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Getting seen on a Caithness beach clean


By David G Scott

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CAITHNESS Beach Cleans (CBC) volunteers will be a lot more visible across the county's coastline thanks to the sponsorship of a Wick hotel.

On Saturday, the proprietors of Mackays Hotel on Union Street handed over boxes of high-vis waistcoats to CBC members so they could be easily seen during the darker winter months and also help advertise the selfless work they do to keep the Caithness coastline free from plastic pollution.

Outside Mackays Hotel on Union Street in Wick are from left Andy and Gabrielle Williams, Ellie, Murray and Jennifer Lamont from Mackays Hotel, Alan and and Dorcas Sinclair, and George Robertson. Hotel dogs Max and Bria are also featured. Pictures: DGS
Outside Mackays Hotel on Union Street in Wick are from left Andy and Gabrielle Williams, Ellie, Murray and Jennifer Lamont from Mackays Hotel, Alan and and Dorcas Sinclair, and George Robertson. Hotel dogs Max and Bria are also featured. Pictures: DGS

Dorcas Sinclair, who started the group in March last year, came along to the hotel with her husband Allan and several other CBC members to thank hotel owners Ellie and Murray Lamont along with their daughter Jennifer.

"Today we're being presented with these high-vis waistcoats with pockets and beach cleans cards by Mackays Hotel who have very kindly given us a range of sizes – including children's ones as well," said Dorcas.

Showing off the new high vis waistcoats are Ellie Lamont (left) with her daughter Jennifer and Max the dog.
Showing off the new high vis waistcoats are Ellie Lamont (left) with her daughter Jennifer and Max the dog.

"It's really wonderful and we all thank them very much for the support."

Dorcas said that apart from making CBC members more visible for safety reasons on dark winter days there was another important function for the waistcoats.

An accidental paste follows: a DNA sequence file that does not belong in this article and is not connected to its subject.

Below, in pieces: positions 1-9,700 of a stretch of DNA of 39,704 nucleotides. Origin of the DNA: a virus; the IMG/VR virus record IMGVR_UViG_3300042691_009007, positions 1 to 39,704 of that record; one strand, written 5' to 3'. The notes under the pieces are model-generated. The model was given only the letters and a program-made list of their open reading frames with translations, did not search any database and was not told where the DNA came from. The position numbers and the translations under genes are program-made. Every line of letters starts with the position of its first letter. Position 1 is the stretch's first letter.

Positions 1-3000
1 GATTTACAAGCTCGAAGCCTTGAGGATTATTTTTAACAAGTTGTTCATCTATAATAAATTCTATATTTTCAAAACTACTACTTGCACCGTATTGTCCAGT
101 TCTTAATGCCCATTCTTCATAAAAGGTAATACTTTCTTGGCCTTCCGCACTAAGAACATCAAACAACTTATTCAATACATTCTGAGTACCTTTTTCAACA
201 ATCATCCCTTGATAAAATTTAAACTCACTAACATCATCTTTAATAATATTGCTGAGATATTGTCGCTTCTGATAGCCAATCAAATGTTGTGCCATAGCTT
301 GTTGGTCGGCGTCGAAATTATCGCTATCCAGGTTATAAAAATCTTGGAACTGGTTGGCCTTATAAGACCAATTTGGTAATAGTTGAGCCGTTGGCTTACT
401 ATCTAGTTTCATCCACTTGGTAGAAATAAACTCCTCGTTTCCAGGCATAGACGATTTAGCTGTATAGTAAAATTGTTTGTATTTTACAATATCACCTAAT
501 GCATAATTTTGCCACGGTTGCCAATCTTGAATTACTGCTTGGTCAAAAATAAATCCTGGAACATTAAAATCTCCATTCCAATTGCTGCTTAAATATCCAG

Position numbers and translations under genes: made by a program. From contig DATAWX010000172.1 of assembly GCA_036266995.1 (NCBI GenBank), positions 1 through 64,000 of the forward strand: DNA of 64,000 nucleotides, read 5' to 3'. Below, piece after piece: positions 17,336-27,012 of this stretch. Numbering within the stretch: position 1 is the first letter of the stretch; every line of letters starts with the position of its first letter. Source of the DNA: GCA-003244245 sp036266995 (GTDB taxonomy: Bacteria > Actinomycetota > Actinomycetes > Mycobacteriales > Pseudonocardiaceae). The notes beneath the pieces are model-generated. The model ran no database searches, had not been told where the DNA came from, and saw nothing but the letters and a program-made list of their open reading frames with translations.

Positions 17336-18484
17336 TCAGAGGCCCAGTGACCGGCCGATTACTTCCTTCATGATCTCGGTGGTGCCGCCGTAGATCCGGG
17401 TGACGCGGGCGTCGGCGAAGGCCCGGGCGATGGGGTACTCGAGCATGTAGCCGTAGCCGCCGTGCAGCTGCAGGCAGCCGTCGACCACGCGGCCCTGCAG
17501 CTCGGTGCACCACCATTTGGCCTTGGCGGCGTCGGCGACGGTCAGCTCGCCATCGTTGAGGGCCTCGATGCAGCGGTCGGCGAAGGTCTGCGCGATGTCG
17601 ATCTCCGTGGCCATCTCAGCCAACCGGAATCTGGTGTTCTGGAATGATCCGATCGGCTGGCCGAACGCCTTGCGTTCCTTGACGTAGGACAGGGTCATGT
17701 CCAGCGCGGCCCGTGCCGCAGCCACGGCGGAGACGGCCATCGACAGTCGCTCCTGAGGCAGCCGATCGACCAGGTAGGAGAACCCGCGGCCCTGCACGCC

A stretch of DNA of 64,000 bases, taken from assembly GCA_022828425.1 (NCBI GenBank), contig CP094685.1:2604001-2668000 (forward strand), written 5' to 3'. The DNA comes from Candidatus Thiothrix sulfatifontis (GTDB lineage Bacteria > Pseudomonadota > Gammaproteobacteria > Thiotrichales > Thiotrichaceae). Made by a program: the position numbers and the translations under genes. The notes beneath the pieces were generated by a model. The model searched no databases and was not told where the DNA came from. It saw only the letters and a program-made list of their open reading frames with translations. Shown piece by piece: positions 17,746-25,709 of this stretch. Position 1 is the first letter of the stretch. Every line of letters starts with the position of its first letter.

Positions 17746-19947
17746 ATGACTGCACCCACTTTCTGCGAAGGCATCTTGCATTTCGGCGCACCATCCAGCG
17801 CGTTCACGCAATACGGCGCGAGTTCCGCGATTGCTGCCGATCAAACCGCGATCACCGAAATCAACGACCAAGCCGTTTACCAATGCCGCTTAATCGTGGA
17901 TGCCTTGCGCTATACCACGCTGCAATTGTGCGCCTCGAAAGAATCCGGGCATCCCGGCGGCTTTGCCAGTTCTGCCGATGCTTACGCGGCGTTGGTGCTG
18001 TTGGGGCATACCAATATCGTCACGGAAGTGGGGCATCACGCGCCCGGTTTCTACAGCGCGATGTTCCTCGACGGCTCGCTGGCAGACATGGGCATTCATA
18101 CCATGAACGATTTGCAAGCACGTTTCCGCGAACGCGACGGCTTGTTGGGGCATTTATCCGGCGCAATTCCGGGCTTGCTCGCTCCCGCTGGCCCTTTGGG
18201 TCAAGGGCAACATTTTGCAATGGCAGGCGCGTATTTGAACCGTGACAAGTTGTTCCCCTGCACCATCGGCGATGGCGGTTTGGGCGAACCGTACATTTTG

The volunteers proudly show off their new waistcoats emblazoned with the group name and sponsor's logo.
The volunteers proudly show off their new waistcoats emblazoned with the group name and sponsor's logo.

"We have had beach cleaners being harassed by members of the public who have not realised they're doing good. Beach cleaners have been accused of dumping household waste in public bins so the jackets will identify us to everybody."

She described an incident at Thurso beach in which a female member was verbally abused by a man who "would not believe she was cleaning the beach".

Dorcas also said that the waistcoats will also help advertise the group to others in the community who might be encouraged to join the crusade to remove plastic pollution from the far north coastline.

"That's a benefit to everyone," she added.

Dorcas Sinclair and her husband Allan in their new waistcoats and showing a doormat made from discarded rope found on local beaches. Pictures: DGS
Dorcas Sinclair and her husband Allan in their new waistcoats and showing a doormat made from discarded rope found on local beaches. Pictures: DGS

Active CBC members can now get a waistcoat as well as litter-pickers, gloves and scales.

"The scales are how we get our statistics. Because the plastic is weighed we now have statistics from all the beaches in Caithness where members have been working."

Dorcas handed information sheets out showing that the overall total for plastic removed from the Caithness coastline sits at 17.69 tons and 1711 visits have been recorded by members to local beaches. This year alone, the CBC total currently sits at 9.15 tons.

On behalf of Mackays Hotel, Ellie Lamont said: "Dorcas came in and we had a discussion as to how best we can help. Instead of making a donation we thought we would sponsor the vests."

A mat made by the group from discarded fishing rope recovered from Caithness beaches. Similar items were sold at a pop-up shop run by the group.
A mat made by the group from discarded fishing rope recovered from Caithness beaches. Similar items were sold at a pop-up shop run by the group.

Ellie said she often walks with her daughter and husband on local beaches with dogs Max and Bria. "We really appreciate there are people in Caithness who take time out to clean up our beaches."

CBC member George Robertson, who was also present on Saturday, said he had discovered a strange phenomenon happening this year on local beaches.

CBC member George Robertson shared this image on the CBC Facebook page with other rubbish he recovered. He wrote: 'One bag of the usual suspects plus the now obligatory pair of black gentleman’s undergarments.'
CBC member George Robertson shared this image on the CBC Facebook page with other rubbish he recovered. He wrote: 'One bag of the usual suspects plus the now obligatory pair of black gentleman’s undergarments.'

"For some reason, near enough every visit we make there's a pair of black men's boxer shorts lying on the beach.

"We're calling 2020 the year of the underpants," he laughed.

Anyone interested in finding out more information on the group should visit Caithness Beach Cleans Facebook page .

Big Mac on a Caithness beach?


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